1. ^ "Turning Geeks into Superheroes". Columbia College Today.
  2. ^ "Biography | Apostolos Doxiadis". apostolosdoxiadis.com. Retrieved 2020-06-16.
  3. ^ http://1001beforeyoudie.com Archived 2014-01-10 at the Wayback Machine
  4. ^ "Logicomix, A Tour de Force « The Comics Journal". Archived from the original on 2013-09-16.
  5. ^ "Paul Gravett | 1001 Comics". Archived from the original on 2013-07-15.
  6. ^ Watch a performance, filmed by Doxiadis: https://www.youtube.com/watch?v=BJMyQ4Bkiow
  7. ^ Read his own views on the matter in an interview: [1]
  8. ^ Some of his published papers are reprinted here: "Proofs and Stories". Archived from the original on 2012-01-05. Retrieved 2012-10-18.
  9. ^ Doxiadis, Apostolos; Mazur, Barry (18 March 2012). Circles Disturbed. ISBN 9780691149042.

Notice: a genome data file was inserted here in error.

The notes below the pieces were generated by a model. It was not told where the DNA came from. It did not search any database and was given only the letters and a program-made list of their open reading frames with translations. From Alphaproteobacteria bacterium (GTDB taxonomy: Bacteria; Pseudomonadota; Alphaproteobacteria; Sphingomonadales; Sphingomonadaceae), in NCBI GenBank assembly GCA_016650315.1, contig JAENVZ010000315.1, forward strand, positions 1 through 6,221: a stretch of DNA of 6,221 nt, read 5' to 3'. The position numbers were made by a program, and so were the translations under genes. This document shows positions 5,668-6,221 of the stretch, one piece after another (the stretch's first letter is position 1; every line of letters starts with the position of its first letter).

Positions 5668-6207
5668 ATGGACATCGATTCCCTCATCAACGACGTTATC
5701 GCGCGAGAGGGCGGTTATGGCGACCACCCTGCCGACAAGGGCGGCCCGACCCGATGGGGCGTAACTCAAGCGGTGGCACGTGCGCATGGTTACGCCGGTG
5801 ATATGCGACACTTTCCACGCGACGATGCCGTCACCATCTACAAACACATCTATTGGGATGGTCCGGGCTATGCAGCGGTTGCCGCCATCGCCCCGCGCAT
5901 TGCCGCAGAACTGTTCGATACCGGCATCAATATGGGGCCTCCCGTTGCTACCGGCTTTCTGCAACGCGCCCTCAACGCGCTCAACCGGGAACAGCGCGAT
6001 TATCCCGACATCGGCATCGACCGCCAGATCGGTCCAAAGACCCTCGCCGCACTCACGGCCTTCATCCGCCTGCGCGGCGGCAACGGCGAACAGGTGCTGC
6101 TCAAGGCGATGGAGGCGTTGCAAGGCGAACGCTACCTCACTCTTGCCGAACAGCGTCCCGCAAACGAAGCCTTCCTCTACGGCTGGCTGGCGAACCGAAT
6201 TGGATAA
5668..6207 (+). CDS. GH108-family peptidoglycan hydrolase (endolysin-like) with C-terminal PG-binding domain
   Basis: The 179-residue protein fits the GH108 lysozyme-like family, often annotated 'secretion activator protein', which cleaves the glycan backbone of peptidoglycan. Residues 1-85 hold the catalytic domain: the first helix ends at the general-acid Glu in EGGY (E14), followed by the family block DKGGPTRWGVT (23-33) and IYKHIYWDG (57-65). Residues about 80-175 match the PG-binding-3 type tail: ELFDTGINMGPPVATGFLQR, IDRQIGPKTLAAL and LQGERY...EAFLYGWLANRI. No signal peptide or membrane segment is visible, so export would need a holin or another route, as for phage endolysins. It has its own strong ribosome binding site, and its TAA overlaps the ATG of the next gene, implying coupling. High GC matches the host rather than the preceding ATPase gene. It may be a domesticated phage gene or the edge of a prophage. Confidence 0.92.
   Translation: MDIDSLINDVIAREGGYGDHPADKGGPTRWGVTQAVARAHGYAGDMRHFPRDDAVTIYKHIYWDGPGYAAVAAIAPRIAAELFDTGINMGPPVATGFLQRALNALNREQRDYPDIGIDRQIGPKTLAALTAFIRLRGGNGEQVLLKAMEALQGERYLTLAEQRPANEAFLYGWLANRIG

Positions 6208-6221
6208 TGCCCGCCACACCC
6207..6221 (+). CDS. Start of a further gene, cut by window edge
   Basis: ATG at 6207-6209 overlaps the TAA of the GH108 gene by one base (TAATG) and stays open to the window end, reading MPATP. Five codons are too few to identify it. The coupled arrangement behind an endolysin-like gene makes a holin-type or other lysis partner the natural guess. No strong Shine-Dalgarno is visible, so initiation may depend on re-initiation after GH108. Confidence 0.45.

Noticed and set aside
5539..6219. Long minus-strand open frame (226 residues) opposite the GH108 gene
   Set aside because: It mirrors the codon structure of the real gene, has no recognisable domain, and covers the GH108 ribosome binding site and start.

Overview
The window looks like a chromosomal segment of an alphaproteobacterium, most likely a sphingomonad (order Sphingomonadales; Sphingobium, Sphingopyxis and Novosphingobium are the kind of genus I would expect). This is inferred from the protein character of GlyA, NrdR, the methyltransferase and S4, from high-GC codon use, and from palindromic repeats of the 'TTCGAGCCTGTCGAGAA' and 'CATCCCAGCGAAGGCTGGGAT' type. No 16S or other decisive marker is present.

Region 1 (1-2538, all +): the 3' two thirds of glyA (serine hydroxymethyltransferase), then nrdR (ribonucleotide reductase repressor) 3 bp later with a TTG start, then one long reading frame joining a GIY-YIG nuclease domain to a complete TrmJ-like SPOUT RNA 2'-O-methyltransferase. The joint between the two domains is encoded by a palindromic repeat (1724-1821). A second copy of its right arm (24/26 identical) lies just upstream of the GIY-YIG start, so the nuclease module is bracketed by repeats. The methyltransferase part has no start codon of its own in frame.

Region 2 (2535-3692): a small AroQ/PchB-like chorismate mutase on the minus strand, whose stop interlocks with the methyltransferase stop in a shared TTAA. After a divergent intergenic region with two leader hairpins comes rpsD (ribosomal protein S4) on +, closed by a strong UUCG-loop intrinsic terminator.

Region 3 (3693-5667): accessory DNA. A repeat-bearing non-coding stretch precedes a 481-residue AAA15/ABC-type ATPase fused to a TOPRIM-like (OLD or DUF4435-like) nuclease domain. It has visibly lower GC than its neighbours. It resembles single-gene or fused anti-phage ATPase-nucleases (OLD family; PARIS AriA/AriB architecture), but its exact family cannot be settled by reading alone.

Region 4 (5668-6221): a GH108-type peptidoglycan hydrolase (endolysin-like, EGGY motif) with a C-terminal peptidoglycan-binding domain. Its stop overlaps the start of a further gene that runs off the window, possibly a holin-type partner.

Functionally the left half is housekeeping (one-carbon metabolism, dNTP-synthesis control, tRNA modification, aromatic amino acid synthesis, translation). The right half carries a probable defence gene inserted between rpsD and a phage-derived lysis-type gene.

10. ^ "Welcome to the Royal Society | Royal Society".
  11. ^ "Dabis Lecture - Apostolos Doxiadis 'From Mimesis to Aristotle for Screenwriters- and back'_001". Archived from the original on 2011-09-12. Retrieved 2012-10-18.
  12. ^ An earlier draft of a write-up of some of these ideas can be found at https://www.academia.edu/3222520/A_Streetcar_Named_among_Other_Things_Proof
  13. ^ Associazione Subalpina Mathesis – Premio Peano Archived November 19, 2012, at the Wayback Machine

External links[edit]